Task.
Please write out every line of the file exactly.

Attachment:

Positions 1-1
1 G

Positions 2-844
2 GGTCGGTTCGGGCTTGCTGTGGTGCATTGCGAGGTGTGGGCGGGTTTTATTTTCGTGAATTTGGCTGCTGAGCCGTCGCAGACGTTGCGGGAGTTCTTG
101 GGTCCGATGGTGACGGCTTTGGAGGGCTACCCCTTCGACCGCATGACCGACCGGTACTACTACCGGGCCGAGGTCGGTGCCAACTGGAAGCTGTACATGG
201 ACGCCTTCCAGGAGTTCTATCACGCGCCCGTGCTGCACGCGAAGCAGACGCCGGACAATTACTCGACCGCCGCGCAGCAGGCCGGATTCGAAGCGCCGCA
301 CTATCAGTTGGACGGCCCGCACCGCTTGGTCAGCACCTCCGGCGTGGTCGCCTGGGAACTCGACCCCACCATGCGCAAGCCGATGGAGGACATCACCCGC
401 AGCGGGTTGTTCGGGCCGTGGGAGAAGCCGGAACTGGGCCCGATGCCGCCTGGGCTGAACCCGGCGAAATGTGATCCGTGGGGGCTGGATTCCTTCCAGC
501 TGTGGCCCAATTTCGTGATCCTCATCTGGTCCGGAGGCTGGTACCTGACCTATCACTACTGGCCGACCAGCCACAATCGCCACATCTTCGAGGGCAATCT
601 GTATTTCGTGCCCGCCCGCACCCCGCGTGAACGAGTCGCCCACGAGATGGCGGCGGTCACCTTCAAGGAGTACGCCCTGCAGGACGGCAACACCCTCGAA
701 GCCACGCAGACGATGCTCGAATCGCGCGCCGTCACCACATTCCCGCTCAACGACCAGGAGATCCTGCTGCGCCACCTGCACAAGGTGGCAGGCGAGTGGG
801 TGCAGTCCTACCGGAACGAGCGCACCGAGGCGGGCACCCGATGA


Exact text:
Positions 1-1
1 G

Positions 2-844
2 GGTCGGTTCGGGCTTGCTGTGGTGCATTGCGAGGTGTGGGCGGGTTTTATTTTCGTGAATTTGGCTGCTGAGCCGTCGCAGACGTTGCGGGAGTTCTTG
101 GGTCCGATGGTGACGGCTTTGGAGGGCTACCCCTTCGACCGCATGACCGACCGGTACTACTACCGGGCCGAGGTCGGTGCCAACTGGAAGCTGTACATGG
201 ACGCCTTCCAGGAGTTCTATCACGCGCCCGTGCTGCACGCGAAGCAGACGCCGGACAATTACTCGACCGCCGCGCAGCAGGCCGGATTCGAAGCGCCGCA
301 CTATCAGTTGGACGGCCCGCACCGCTTGGTCAGCACCTCCGGCGTGGTCGCCTGGGAACTCGACCCCACCATGCGCAAGCCGATGGAGGACATCACCCGC
401 AGCGGGTTGTTCGGGCCGTGGGAGAAGCCGGAACTGGGCCCGATGCCGCCTGGGCTGAACCCGGCGAAATGTGATCCGTGGGGGCTGGATTCCTTCCAGC
501 TGTGGCCCAATTTCGTGATCCTCATCTGGTCCGGAGGCTGGTACCTGACCTATCACTACTGGCCGACCAGCCACAATCGCCACATCTTCGAGGGCAATCT
601 GTATTTCGTGCCCGCCCGCACCCCGCGTGAACGAGTCGCCCACGAGATGGCGGCGGTCACCTTCAAGGAGTACGCCCTGCAGGACGGCAACACCCTCGAA
701 GCCACGCAGACGATGCTCGAATCGCGCGCCGTCACCACATTCCCGCTCAACGACCAGGAGATCCTGCTGCGCCACCTGCACAAGGTGGCAGGCGAGTGGG
801 TGCAGTCCTACCGGAACGAGCGCACCGAGGCGGGCACCCGATGA